Wednesday, February 21, 2007

Neglected Pianos

Sometimes I hear about neglected pianos, upon which I go on a bit of a rampage. As the owner of a Steinway model K, which I bought brand new from the dealer, an instrument I have always tuned and cared for myself, the idea of a piano sitting in a garage for longer than a couple of days, essentially outdoors and subject to the elements, eventually becoming a storage unit, rankles my sensibilities.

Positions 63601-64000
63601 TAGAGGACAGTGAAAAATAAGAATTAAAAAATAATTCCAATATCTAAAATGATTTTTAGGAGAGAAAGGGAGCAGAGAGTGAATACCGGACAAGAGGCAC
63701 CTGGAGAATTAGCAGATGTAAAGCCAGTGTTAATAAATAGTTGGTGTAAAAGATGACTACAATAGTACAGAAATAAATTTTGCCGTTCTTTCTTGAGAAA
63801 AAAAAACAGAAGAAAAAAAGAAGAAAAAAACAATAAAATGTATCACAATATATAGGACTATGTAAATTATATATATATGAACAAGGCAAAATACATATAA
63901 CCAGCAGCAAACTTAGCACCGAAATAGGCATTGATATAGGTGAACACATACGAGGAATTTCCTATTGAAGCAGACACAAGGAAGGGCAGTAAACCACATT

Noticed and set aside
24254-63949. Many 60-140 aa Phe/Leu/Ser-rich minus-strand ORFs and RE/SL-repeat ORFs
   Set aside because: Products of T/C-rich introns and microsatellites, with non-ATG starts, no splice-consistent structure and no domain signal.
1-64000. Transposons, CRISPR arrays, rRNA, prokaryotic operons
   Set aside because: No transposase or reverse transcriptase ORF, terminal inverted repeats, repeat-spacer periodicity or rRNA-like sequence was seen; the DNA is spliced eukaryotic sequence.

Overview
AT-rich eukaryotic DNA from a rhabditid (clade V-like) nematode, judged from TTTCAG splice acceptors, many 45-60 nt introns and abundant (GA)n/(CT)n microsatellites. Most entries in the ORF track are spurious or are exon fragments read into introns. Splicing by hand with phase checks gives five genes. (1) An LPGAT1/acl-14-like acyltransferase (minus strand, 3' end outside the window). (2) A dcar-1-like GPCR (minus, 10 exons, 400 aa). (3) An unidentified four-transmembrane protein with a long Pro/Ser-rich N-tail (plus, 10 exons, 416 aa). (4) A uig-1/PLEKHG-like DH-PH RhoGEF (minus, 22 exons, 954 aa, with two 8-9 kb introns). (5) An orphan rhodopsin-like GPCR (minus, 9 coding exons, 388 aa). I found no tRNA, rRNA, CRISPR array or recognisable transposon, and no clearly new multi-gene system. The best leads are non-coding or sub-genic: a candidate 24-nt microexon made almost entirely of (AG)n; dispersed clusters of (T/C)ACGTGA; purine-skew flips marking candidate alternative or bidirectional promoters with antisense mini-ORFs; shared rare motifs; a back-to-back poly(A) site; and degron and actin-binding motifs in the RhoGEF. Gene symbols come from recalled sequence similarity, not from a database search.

I long ago lost track of the number of times, upon being told by someone: "We have a piano! Of course it hasn't been tuned in ten years" (or maybe never), responding without hesitation: "You used to have a piano. You now have a Gesinch." For those who don't know, which is everyone, because I made the word up myself over thirty years ago, a Gesinch is a pseudo-German word meaning roughly: "A large, clutzy, useless item that gets in your way." The prototypical example was an enormous recliner I bought in about 1973 to put in our tiny apartment's living room in Riverdale Bronx, New York, where there was not enough room to fully recline it without dragging it out from the wall (it took two people to move it), upon which the foot end would stick out well past the middle of the room. Buying it was one of my Worst Ideas Ever.